Built by: Newport News Shipbuilding and Dry Dock Co., Newport News, Va.

Keel Date: 11 October 1975.

Launched: 15 March 1980.

Sponsor (Christened): Molly Snead, a devoted friend and administrative assistant to Representative Vinson who nursed his wife (who suffered from severe arthritis) during the years that led up to Mary Vinson's death in 1950.

Commissioned: 13 March 1982.

Redesignated: (n/a).

Decommissioned: (n/a).

Recommissioning date: (n/a).

Strike Date: (n/a).

Final Disposition: (n/a).


Ship Insignia:



Chronology and Significant Events:

 

24-27 Jan 1982: Two Soviet Tupolev Tu-95D Bear reconnaissance planes, flying out of Cuba, circled Carl Vinson (CVN-70) as she completed sea trials within 42 miles of Cape Charles, Virginia, on 26 January. An Airborne Warning and Control System (AWACS) aircraft and a Grumman E-2C Hawkeye from Naval Air Station (NAS) Norfolk directed a pair of McDonnell Douglas F-4S Phantom IIs from Fighter Squadron (VF)-74 from NAS Oceana, Va., and two USAF McDonnell Douglas F-15C Eagles from Langley Air Force Base, Va., to keep an eye on the Bears. The Eagles intercepted the Russians about 190 miles from the carrier and escorted them away, handing the Soviets off to the Phantom IIs, who shepherded the Bears back to Cuban waters. Analysts perceived the move as unusually provocative during a period of heightened tension between the two powers resulting from the Cold War arms build up in Europe. The event caused great controversy in the media, as well as led to heated exchanges between American and Russian diplomats. ADM Hyman G. Rickover, however, on board to observe her progress, directed attention to the new ship's capabilities in an era of international strife, pointing out that the ship's nuclear propulsion made her "independent of the propulsion fuel oil umbilical cord."


26 Feb 1982: The shipyard delivered Carl Vinson to the Navy.


13 Mar 1982: ADM Thomas B. Hayward, Chief of Naval Operations; Secretary of the Navy John F. Lehman, Jr.; VADM Lando W. Zech, Jr., Chief of Naval Personnel; VADM Thomas J. Kilcline, Commander Naval Air Force Atlantic Fleet; Senators Samuel A. Nunn (D., Georgia), grandnephew of the ship's namesake, and John G. Tower (R., Texas) - the principal speaker - CAPT Richard L. Martin, her first commanding officer (CO); CAPT Gary L. Beck, her first executive officer and the ship's sponsor, Molly Snead, were among more than 7,000 people in attendance during the ship's commissioning while she lay moored starboard side alongside Pier 2, at her building yard. "We're ready to go," proclaimed CAPT Martin, "where we are tasked to go."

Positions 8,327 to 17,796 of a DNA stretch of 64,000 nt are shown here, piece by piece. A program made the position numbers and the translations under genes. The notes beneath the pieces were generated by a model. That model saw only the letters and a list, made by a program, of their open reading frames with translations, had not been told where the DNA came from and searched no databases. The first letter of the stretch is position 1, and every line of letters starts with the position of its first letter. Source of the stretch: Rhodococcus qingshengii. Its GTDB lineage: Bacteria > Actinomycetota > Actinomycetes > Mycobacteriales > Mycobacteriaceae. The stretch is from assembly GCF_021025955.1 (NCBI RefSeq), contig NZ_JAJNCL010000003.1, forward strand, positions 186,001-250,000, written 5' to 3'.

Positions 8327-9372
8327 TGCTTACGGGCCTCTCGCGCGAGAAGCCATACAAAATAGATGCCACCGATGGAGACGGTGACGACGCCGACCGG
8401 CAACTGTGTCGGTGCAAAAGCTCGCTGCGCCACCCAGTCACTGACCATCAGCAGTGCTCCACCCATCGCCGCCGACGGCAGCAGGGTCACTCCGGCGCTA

15 Mar 1982: Carl Vinson logged her first underway time while hosting a dependent's cruise as she shifted berths from Newport News to Pier 12, Naval Station, Norfolk, Va.



A port beam view of Carl Vinson (CVN-70) shortly after she commissioned, at Newport News, Virginia, on 15 March 1982. Jim Hemeon, Department of Defense (Navy) Photo No. DN-SN-82-05680.


18 Mar-2 Apr 1982: Carl Vinson completed her initial operational sea period, off the Virginia coast. LCDRs Kenneth K. Grubbs and Thomas Russell of the Strike Aircraft Test Directorate accomplished McDonnell Douglas F/A-18A Hornet sea trials on board (22 March-2 April). Grubbs and Russell made 63 catapult launches and arrested landings, numerous touch-and-go landings, and intentional "bolters" (deliberately missing the ship's arresting cables). These were the second Hornet sea trials since the original at-sea tests on board aircraft carrier America (CV-66) from 30 October to 2 November 1979. In addition, CDR Stephen C. Wood, the commanding officer of Air Anti-Submarine Squadron (VS)-32, logged the ship’s first arrested landing, in a Lockheed S-3A Viking.


15 Apr-11 Jun 1982: Carl Vinson completed shakedown, carrier qualifications and refresher training in the Caribbean, principally off Guantánamo Bay, Cuba. The carrier made her first underway refueling, with frigate Moinester (FF-1097) on 16 April, and her initial underway weapons onload, with fast combat support ship Seattle (AOE-3), two days later. Although she visited St. Thomas, Virgin Islands (17 to 20 May) and Barbados (23 to 25 May), the Navy cancelled a visit to Rio de Janeiro, Brazil, due to tensions in the region arising from the Falklands [Malvinas] War between Great Britain and Argentina, shortening Carl Vinson’s cruise by almost two weeks.